This story contains spoilers for Season 8 of HBO’s Game of Thrones.
Game of Thrones has ended, and all is well — especially with the long-suffering Starks of Winterfell.
Arya has forsaken revenge and is off to explore new lands; Jon Snow is back in the true North with his faithful direwolf, Ghost; Sansa is the Queen in the North for a newly independent realm; and Bran the Broken is the near-omniscient ruler of the Six Kingdoms. Westeros is truly the land where dreams come true.
Of course, there is the small matter of why Jon is back with the Night’s Watch — he murdered his lover, queen, and aunt, Daenerys “Dany” Targaryen, the self-proclaimed Mother of Dragons who had finally just reconquered her family’s ancestral throne.
This incident (so traumatic to Dany’s fans) was justified in the show when Tyrion convinced Jon that Dany was now a crazed dragon-riding tyrant (apparently inheriting this touch of insanity from her father, the Mad King) who needed to be assassinated after she burned much of King’s Landing to ashes in the penultimate episode.
And really, the writers didn’t need Tyrion’s speech to make this point, given they’d just depicted Dany as a Disney villain (Maleficent) by framing her in front of her dragon’s outstretched wings while giving a “Triumph of the Will”-style) pep talk to her troops.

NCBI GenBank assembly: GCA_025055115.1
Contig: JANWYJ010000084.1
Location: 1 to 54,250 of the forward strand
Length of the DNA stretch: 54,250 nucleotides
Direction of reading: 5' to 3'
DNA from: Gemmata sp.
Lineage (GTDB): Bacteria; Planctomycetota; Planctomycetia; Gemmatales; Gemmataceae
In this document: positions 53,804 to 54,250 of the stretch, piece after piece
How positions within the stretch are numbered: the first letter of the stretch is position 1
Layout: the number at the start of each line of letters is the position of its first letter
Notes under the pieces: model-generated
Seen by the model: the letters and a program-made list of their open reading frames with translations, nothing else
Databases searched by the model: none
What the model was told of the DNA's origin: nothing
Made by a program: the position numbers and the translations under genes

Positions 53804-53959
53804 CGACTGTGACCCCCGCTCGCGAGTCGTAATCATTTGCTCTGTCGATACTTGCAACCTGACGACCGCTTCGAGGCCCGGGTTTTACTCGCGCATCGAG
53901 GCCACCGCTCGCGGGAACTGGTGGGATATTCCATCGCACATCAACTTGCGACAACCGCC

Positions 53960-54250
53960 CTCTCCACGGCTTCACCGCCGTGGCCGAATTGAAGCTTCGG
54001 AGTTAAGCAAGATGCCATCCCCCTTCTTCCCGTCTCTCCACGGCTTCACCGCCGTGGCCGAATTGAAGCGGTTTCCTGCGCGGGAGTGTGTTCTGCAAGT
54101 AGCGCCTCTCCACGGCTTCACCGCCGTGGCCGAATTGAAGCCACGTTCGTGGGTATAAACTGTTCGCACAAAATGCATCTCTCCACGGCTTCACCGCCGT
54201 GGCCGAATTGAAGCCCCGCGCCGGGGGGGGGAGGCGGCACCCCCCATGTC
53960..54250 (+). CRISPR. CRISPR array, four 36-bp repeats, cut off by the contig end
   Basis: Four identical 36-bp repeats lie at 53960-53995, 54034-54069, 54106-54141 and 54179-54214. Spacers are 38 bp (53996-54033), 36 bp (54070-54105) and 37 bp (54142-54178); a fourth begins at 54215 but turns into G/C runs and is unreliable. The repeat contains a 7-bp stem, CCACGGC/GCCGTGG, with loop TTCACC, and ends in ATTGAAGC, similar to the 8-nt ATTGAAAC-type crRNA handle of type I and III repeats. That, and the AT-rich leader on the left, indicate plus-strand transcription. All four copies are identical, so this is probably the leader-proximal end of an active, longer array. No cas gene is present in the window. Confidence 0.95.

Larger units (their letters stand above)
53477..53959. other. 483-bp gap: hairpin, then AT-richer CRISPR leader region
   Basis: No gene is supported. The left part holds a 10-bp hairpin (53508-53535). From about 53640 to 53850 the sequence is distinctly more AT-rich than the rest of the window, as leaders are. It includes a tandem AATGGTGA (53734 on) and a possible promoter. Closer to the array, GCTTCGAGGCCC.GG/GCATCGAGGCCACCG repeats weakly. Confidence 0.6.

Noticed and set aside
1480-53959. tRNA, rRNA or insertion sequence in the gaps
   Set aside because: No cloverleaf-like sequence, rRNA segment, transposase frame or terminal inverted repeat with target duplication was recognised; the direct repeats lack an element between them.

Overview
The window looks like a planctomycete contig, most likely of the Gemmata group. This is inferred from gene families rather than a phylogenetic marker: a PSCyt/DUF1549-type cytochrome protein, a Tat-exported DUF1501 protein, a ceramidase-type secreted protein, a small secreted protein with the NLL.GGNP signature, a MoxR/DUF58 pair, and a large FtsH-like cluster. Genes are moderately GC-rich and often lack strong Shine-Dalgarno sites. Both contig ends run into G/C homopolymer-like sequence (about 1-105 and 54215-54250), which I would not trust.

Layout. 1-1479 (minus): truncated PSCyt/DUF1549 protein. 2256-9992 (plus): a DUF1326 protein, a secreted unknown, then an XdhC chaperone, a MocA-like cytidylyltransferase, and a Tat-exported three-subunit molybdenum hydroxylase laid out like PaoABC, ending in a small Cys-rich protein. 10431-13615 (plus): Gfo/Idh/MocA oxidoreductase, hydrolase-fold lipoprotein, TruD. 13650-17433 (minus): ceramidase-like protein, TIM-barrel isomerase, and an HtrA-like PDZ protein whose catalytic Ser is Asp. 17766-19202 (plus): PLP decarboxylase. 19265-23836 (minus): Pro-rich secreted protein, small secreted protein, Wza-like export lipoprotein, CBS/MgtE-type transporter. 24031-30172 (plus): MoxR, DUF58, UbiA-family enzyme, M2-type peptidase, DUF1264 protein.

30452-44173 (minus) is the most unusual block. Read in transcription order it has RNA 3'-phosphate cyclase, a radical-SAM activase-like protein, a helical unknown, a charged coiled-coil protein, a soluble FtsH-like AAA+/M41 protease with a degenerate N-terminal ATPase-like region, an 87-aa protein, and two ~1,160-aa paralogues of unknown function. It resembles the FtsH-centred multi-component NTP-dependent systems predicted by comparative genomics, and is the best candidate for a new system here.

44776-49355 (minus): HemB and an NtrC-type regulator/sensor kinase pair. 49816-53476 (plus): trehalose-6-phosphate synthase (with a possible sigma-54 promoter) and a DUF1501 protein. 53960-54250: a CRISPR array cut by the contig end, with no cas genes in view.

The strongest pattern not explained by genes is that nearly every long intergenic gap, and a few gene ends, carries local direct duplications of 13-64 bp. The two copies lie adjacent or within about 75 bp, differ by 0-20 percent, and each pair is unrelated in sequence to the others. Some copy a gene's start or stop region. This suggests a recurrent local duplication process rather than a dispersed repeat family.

It’s tempting to go along with this notion of Dany as Mad Queen, and accept the good feelings that accompany the triumph of the righteous Starks. But what if, instead, Dany is the real heroine of the series, and Jon is the real heel?
Much of the case against Dany depends on the supposed insanity that fuelled her destruction of a city, but I offer another perspective — drawn from Renaissance political thinker Niccolo Machiavelli — to explain why Dany is not “mad” at all, but rather an avatar of cold-blooded realpolitik.
Hardly a “Crazy Lady”
This may be disturbing, depending on your view of power politics, but it isn’t unearned (her development had been long signaled), nor is it a sexist reduction of one of the greatest female characters ever to an emotional, irrational, “crazy lady.”
Dany is making the tragic choices that all political leaders face when it comes to using violence to achieve their goals. What’s disturbing, however, is that showrunners David Benioff and D. B. Weiss chose to depict her acts as irrational, tyrannical, or insane.
Even her fans were upset that instead of bringing liberation from the cycle of rich oppressing poor (“breaking the wheel,” as Dany phrased it), she used her dragon to immolate most of the capital, even after the symbolic tolling of bells that indicates surrender.